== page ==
Creating new folk opera forms of applied theatre for HIV and AIDS education in Papua New Guinea

Awi, Jane Pumai (2014) Creating new folk opera forms of applied theatre for HIV and AIDS education in Papua New Guinea. PhD by Creative Works, Queensland University of Technology.

Abstract

This research investigated the potential of folk opera as a tool for HIV and AIDS education in Papua New Guinea. It began with an investigation on the indigenous performativities and theatricalities of Papua New Guineans, conducting an audit of eight selected performance traditions in Papua New Guinea. These traditions were analysed, and five cultural forms and twenty performance elements were drawn out for further exploration. These elements were fused and combined with theatre techniques from western theatre traditions, through a script development process involving Australians, Papua New Guineans and international collaborators. The resulting folk opera, entitled Kumul, demonstrates what Murphy (2010) has termed story force, picture force, and feeling force, in the service of a story designed to educate Papua New Guinean audiences about HIV and the need to adopt safer sexual practices. Kumul is the story of a young man faced with decisions on whether or not to engage in risky sexual behaviours. Kumul's narrative is carefully framed within selected Papua New Guinean beliefs drawn from the audit to deliver HIV and AIDS messages using symbolic and metaphoric communication techniques without offending people. The folk opera Kumul was trialled in two communities in Papua New Guinea: a village community and an urban settlement area. Kumul is recognisable to Papua New Guinean audiences because it reflects their lifestyle and a worldview, which connects them to their beliefs and spirituality, and the larger cosmological order. Feedback from audience members indicated that the performance facilitated HIV and AIDS communication, increased people's awareness of HIV and AIDS, and encouraged behaviour change. Tellingly, in one performance venue, forty people queued for Voluntary Testing and Counseling immediately after the performance. Twenty of these people were tested on that night and the other twenty were tested the following day. Many of the volunteers were young men – a demographic historically difficult to engage in HIV testing. This encouraging result indicates that the Kumul folk opera form of applied theatre could be useful for facilitating communication and education regarding sexual health and safer sexual behaviours in Papua New Guinea. Feedback from participants, audience members and other research stakeholders suggests that the form might also be adapted to address other social and development issues, particularly in the areas of health and social justice.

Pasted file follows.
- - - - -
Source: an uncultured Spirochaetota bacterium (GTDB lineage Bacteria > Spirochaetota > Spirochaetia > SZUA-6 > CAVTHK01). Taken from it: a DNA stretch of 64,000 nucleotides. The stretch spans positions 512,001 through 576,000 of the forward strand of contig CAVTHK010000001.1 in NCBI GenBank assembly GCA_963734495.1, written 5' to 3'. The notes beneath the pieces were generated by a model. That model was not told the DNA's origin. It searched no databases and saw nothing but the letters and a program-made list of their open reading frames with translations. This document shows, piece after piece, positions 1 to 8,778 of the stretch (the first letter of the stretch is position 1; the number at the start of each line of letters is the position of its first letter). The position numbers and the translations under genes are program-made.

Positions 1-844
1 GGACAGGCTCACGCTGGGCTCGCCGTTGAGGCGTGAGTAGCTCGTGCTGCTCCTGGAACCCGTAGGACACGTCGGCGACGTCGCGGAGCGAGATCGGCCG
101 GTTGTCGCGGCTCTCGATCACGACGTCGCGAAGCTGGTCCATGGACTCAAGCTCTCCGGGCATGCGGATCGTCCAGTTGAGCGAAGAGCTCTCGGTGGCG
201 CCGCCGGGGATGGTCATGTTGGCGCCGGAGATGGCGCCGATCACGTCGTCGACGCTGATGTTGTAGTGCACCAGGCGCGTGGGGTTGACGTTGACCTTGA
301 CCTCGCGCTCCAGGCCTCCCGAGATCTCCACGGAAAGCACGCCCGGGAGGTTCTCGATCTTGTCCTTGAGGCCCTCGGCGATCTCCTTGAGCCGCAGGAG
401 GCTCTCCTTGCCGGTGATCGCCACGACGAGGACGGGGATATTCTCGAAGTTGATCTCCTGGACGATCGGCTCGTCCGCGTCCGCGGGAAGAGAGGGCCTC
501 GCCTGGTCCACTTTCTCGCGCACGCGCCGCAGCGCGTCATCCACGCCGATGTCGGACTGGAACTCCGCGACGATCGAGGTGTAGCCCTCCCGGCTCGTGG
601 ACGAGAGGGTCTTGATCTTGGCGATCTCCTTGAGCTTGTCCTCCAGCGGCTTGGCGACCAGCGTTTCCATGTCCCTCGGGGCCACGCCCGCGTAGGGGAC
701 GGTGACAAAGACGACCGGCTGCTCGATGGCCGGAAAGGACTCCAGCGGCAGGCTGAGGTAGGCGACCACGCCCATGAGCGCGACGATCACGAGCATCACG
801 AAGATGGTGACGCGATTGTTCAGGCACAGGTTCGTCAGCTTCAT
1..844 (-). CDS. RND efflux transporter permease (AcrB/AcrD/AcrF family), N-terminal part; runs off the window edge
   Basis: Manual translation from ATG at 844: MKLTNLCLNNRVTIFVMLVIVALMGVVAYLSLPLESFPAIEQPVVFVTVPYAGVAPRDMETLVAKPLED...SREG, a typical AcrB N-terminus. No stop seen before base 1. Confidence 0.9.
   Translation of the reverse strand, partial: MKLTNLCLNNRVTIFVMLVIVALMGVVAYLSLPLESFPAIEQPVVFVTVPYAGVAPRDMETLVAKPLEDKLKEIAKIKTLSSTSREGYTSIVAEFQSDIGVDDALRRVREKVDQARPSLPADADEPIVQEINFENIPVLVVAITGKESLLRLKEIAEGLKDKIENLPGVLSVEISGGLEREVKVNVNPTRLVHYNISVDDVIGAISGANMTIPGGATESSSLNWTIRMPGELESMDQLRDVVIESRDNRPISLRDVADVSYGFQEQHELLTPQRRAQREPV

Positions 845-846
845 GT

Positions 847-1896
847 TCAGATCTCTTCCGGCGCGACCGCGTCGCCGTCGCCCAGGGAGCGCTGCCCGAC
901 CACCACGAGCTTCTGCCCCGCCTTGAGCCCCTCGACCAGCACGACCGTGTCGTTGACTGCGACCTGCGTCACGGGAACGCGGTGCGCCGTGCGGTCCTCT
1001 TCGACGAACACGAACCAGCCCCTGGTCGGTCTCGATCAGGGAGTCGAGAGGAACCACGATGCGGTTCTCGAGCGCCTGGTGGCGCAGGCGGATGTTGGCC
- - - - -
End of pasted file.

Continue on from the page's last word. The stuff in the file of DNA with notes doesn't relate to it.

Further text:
Impact and interest:

Citation counts are sourced monthly from Scopus and Web of Science® citation databases.

These databases contain citations from different subsets of available publications and different time periods and thus the citation count from each is usually different. Some works are not in either database and no count is displayed. Scopus includes citations from articles published in 1996 onwards, and Web of Science® generally from 1980 onwards.

Citations counts from the Google Scholar™ indexing service can be viewed at the linked Google Scholar™ search.

Full-text downloads:

124 since deposited on 05 Feb 2015
61 in the past twelve months

Full-text downloads displays the total number of times this work’s files (e.g., a PDF) have been downloaded from QUT ePrints as well as the number of downloads in the previous 365 days. The count includes downloads for all files if a work has more than one.

ID Code: 81643
Item Type: QUT Thesis (PhD by Creative Works)
Supervisor: Haseman, Brad, Baldwin, Andrea, & Murphy, Greg
Additional Information: https://mediawarehouse.qut.edu.au/QMW/player/?dID=22094&dDocName=QMW_021041
https://mediawarehouse.qut.edu.au/QMW/player/?dID=22093&dDocName=QMW_021040
Keywords: communication, awareness, HIV and AIDS, voluntary, testing and counselling, folk opera, applied theatre, theatre for development, drama, script, performance, performativity, theatre, theatricality, intercultural theatre, intra-cultural, Indigenous knowledge, cultural performances, metaphor, signs, symbols, Papua New Guinean worldview, Melanesian way, Papua New Guinea and Kumul
Divisions: Current > QUT Faculties and Divisions > Creative Industries Faculty
Institution: Queensland University of Technology
Deposited On: 05 Feb 2015 07:42
Last Modified: 08 Sep 2015 06:35

Export: EndNote | Dublin Core | BibTeX

Repository Staff Only: item control page